“Do you remember what it felt like for a relative stranger to be like: ‘I see you’? It felt like cartwheeling down a moving walkway, going with the flow and yet still sticking the landing.But developing a sexual identity was as difficult as choosing a screen name.
“It was pleasurable to meet new people and learn that you were ‘attractive’ somehow,” Katz recalls.Today, such requests seem tame compared to the sort of sexual coercion marking Harvey Weinstein and other sexual harassers.Exploiting yourself on the quest for attention was one risk with AIM.“Teens used the service to flirt through text, engaging in a form of written flirtation that looked a lot more like letter-writing practices decades before,” says Danah Boyd, author of “It’s Complicated: The Social Lives of Networked Teens.” That written flirtation allowed young women to construct their identities as carefully as their away messages. But online, my friends and I who fashioned ourselves as budding intellectuals who didn’t need to always talk like characters in a Woody Allen movie.We planned Halloween costumes and epic homecoming sleepovers.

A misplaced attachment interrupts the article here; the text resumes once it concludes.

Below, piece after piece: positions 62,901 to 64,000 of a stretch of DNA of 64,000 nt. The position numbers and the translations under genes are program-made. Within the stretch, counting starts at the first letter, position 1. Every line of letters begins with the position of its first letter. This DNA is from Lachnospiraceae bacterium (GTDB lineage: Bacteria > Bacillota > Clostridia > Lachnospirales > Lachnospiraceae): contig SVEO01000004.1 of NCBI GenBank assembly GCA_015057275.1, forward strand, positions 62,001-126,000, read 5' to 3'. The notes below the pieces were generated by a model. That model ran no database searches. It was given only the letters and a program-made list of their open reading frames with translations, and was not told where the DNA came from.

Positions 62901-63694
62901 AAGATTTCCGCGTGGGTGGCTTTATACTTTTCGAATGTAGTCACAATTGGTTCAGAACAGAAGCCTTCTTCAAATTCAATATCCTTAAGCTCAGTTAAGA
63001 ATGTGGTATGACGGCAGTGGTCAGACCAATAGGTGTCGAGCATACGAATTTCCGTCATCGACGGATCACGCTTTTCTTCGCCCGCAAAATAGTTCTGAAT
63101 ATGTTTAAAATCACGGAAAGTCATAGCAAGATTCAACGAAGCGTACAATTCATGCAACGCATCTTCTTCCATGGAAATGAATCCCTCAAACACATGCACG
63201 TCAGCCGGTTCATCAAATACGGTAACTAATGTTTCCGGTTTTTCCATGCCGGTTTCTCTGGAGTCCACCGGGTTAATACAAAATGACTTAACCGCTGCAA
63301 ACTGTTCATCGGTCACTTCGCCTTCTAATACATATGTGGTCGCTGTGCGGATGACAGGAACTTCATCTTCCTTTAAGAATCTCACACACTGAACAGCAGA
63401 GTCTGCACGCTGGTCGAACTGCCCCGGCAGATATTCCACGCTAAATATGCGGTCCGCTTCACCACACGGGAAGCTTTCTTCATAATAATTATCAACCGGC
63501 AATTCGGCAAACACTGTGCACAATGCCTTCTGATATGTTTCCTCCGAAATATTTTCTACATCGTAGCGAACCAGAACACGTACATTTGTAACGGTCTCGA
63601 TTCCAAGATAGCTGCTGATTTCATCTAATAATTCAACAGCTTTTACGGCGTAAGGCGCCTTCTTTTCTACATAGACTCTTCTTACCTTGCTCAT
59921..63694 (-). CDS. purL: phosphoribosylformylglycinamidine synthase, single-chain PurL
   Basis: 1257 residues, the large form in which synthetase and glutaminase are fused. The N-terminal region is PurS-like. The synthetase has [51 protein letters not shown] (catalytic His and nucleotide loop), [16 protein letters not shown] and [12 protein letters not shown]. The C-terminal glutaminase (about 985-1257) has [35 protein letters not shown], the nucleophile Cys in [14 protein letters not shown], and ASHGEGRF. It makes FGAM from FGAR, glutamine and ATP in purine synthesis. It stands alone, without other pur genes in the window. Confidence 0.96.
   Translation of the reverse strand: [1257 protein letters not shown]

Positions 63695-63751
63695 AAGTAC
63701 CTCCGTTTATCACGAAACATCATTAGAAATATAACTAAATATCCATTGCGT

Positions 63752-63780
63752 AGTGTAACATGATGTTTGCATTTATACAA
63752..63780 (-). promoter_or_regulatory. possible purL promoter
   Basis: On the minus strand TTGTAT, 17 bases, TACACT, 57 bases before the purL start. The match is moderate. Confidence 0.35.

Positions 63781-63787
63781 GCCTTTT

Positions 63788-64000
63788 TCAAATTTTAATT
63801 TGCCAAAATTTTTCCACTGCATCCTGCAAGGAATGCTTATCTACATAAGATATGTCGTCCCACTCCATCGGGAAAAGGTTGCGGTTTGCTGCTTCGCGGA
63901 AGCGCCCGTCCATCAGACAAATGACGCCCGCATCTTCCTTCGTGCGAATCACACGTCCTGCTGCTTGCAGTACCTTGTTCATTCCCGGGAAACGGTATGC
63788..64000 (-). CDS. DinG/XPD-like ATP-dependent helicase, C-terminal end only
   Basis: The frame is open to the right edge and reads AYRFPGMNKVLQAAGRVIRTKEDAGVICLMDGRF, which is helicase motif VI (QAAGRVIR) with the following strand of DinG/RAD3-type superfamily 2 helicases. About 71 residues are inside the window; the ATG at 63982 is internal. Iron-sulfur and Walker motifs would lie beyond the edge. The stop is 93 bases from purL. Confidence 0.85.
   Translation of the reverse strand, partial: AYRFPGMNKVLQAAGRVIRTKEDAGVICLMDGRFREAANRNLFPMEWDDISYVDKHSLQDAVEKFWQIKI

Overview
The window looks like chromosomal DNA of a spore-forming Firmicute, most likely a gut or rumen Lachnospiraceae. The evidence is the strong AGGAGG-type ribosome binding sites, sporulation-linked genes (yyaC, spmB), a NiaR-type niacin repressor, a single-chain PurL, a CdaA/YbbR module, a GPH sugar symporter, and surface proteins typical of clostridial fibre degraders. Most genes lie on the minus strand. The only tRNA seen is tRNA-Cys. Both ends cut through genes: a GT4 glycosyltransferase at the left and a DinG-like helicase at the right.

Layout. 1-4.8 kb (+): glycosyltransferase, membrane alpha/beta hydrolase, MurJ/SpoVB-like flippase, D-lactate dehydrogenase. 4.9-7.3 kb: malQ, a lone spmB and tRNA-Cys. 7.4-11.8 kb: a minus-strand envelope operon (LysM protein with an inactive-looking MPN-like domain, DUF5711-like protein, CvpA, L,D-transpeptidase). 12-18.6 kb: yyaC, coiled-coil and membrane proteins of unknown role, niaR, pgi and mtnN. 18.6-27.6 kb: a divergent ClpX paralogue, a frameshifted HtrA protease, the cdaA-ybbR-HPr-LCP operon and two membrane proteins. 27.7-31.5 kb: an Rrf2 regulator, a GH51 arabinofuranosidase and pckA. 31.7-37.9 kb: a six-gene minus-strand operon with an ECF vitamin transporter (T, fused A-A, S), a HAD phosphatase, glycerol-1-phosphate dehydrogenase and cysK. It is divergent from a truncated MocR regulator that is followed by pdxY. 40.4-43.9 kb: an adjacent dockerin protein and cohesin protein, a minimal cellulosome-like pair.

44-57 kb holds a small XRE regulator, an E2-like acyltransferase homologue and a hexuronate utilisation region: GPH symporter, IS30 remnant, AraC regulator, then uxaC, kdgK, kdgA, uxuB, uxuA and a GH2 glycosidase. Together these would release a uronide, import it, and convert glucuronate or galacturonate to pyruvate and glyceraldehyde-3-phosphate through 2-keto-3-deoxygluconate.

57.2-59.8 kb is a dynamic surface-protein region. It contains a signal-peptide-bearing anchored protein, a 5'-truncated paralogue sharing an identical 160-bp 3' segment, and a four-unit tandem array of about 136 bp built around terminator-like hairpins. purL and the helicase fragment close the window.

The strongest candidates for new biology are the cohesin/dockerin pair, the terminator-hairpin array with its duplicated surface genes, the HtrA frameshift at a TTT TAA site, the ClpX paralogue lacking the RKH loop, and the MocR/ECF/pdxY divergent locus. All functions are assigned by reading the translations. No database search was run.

Today, we might not need to be secretive about learning how to have phone sex.